• It’s one thing to have an opinion, it’s another to actively go in to a Wii U topic and make a comment basically saying that anybody who could possibly like this is either a child or so blinded by their hardcore fandom that they can’t see how useless it is. If I don’t see the appeal of the latest game or movie, I usually just ignore posts about it, I don’t take the time to knock it, but that’s just me.

            And the only reason it is an issue is because in every single Wii U article, there’s always a few “I don’t like this and I don’t want anybody else to like it either” posts… once or twice I understand, but enough already, we get it! The Wii U is for kids, fine, don’t buy it… I’m personally really looking forward to tearing up NSMB Wii U with my mates though, all of whom are over 30.

            EDIT: I can see that I’m overreacting a bit, taking the time to write out all of this, perhaps I am a hardcore Nintendo fan after all (though I do love all the consoles!).

          • I personally agree with the “”so blinded by their hardcore fandom that they can’t see how useless it is” (although I would say useless is too harsh and inaccurate, unimpressive would be better).

            I don’t mean for that to be patronising, although I accept that it may be in anycase.

          • Like ever product out there its not for everyone. Did you even read that i said it wont appeal to everyone?

          • If it doesn’t appeal to ‘everyone’ or at least close to that, the marketing department has failed. The whole point of the Nintendo ‘family console’ branding is exactly that: appeals to ‘everyone’.

          • My critisims are more likely (even if it is only a 1/1000000 chance) of making a difference to anyone than my ideas so why bother? That is not to say I don’t have them.

            Sadly all other arguments aside, gimmicks is not what the industry needs to thrive. The big 3 (Nintendo/Microsoft/Sony) need to stop with all the propritary BS and start using more standard hardware and software. If anything can be shown by android is that a bunch of different brands can use similar hardware and software and still remain independant companies. This is what would save gaming, because then the developers would be able to focus a lot more on the game being fun and looking amazing rather than making it work on everything, which is the only way to make money if you are not a 1st party dev.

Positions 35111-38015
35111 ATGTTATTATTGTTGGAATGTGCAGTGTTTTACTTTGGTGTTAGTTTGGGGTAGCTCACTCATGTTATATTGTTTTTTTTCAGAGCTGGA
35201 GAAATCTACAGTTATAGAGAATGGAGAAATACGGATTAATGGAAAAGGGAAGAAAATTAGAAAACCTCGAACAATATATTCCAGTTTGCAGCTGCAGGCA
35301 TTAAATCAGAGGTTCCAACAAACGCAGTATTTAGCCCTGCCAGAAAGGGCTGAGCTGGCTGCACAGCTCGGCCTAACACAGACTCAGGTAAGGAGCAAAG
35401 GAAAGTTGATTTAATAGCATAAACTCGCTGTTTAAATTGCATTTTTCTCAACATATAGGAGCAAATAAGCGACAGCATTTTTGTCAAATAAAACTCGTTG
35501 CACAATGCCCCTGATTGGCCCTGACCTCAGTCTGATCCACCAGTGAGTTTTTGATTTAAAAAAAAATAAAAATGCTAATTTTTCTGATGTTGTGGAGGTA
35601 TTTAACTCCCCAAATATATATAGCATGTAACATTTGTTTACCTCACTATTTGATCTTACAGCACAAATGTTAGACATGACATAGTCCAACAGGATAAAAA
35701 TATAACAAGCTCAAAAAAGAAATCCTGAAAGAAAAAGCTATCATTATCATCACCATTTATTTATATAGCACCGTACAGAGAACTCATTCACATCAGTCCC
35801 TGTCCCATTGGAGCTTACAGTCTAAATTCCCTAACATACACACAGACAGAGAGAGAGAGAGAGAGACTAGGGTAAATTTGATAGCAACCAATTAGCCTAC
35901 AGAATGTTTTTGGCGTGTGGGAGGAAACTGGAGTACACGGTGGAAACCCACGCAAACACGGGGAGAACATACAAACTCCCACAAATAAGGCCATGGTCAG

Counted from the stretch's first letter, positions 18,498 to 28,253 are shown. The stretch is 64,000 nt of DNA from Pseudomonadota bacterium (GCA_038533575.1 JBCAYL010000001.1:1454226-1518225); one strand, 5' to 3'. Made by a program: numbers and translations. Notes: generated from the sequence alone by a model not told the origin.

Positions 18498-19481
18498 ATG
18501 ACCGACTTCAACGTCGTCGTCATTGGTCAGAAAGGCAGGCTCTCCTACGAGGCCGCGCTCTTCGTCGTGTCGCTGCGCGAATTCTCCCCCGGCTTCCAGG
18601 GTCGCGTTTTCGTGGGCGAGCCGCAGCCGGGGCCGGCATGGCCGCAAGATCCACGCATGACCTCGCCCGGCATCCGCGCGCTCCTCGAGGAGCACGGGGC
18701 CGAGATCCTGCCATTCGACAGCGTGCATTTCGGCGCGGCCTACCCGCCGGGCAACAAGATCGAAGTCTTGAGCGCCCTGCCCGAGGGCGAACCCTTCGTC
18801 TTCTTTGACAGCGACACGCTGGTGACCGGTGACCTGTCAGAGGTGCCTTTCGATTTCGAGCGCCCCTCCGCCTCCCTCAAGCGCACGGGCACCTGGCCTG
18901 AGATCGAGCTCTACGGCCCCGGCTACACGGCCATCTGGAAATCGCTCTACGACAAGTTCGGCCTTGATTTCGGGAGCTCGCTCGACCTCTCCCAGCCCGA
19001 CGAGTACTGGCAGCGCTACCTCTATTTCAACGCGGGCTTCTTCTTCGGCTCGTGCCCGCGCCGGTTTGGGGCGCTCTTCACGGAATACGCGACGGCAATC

Multiple hardware configurations is holding games back in so many ways. Look at PC games, most games are trash on that now because nobody has the resources to make sure they run well on it. The same in the early days of the PS3, ports to that were a lot worse than the xbox versions because they couldn’t afford to throw enough resources at it.

            If they did this they could even still have their gimmicks as well.

          • Your never gonna have new things or changes in the console market if you dont try new things. I’m happy that Nintendo is trying something different. if sony and microsoft want to keep status quo, thats great too. Thats the type of variety i want to see in the console market, and much better then 3 console makers offering the same thing. How boring would that be?

            i asked the question about any ideas that would be better then the gamepad concept because i can see that Nintendo is happy to go along the path of being different, in anyway they can. The gamepad makes Nintendo different, and in that sense it succeeds in what Nintendo wants in its products and its strategy. It worked well for Wii i dont see why it would things cant be the same for Wii U.